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2 Humps = P-Hacking + Publication Bias?

In a recent blogpost at Simply Statistics, Jeff Leek announced a new R package called tidypvals: “The tidypvals package is an effort to find previous collections of published p-values, synthesize them, and tidy them into one analyzable data set.” In a preview…

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Elsevier and the 5 Diseases of Academic Research

[From the article “5 diseases ailing research — and how to cure them” at Elsevier Connect, the daily news site for Elsevier Publishing.] This article summarizes the “diseases” ailing scientific research as identified in the article “On doing better science: From thrill…

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IN THE NEWS: CBC News (November 24, 2016)

[From the article “We’ve Been Deceived: Many Clinical Trial Results Are Never Published”] It is now common practice for clinical trials to register their protocols prior to enrolling participants.  These efforts are important if the research community is to have…

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The Rise of Negative Results

This article from Chemical & Engineering News discusses publication bias and ways to fix it that will sound familiar to readers of TRN.  Of particular interest is the need to make space in the literature for negative results:  “The open access movement has…

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On the Reproducibility Crisis in….Microbiology?

From obscure to ubiquitous, the reproducibility crisis is now headline news everywhere.  In a blog by American Society of Microbiology (ASM) CEO Stefano Bertuzzi entitled, “ASM Addresses the Reproducibility Crisis in New Academy Report”, 6 areas were highlighted for “restoring rigor…

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The Journal Comparative Political Studies Tries “Results-Free” Submissions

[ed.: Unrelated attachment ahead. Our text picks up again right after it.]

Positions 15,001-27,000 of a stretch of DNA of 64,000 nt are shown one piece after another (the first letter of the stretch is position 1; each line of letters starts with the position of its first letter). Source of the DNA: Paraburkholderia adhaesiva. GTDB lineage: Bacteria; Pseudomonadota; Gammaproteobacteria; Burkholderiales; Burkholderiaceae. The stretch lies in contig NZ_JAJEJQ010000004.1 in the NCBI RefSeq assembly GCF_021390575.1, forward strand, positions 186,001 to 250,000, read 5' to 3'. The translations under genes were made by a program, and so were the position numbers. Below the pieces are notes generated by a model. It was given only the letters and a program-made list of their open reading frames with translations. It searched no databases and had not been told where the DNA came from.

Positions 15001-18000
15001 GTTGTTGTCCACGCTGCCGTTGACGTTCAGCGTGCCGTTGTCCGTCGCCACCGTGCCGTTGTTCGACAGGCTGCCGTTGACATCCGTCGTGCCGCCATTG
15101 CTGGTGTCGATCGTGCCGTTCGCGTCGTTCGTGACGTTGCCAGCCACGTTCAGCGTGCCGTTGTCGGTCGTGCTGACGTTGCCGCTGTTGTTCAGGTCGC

The website Retraction Watch has an interesting interview with MICHAEL FINDLEY about an experiment undertaken at Comparative Political Studies last year. The journal sponsored a special issue for which they solicited submissions where results were not reported.  Submissions were of two types: (i) planned…

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Publication Bias in Action: The Case of Oxytocin and Trust

[From the article, “How scientists fell in and out of love with the hormone oxytocin” in Vox:Science & Health]  This article recounts how initial laboratory research showing the hormone oxytocin induced trust between people eventually was demonstrated to be mostly Type I error….

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Maybe There is Only a Replication Crisis for Published Research

[From an article in the Washington Post entitled “Does social science have a replication crisis?”]  This article consists of an interview with Kevin Mullinix, Thomas Leeper, and Alex Cox.  The article highlights their recent research which reports a high rate…

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Concerned about publication bias? Use a critical t-value of 3

A new paper by GARRET CHRISTENSEN,  JUSTIN MCCRAY and DANIELE FANELLI in PLOS ONE suggests an alternative to using conventional t-values when researchers are concerned about publication bias.  From the Abstract: “Publication bias leads consumers of research to observe a selected sample…

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MICHELE NUIJTEN: The Replication Paradox

Lately, there has been a lot of attention for the excess of false positive and exaggerated findings in the published scientific literature. In many different fields there are reports of an impossibly high rate of statistically significant findings, and studies…

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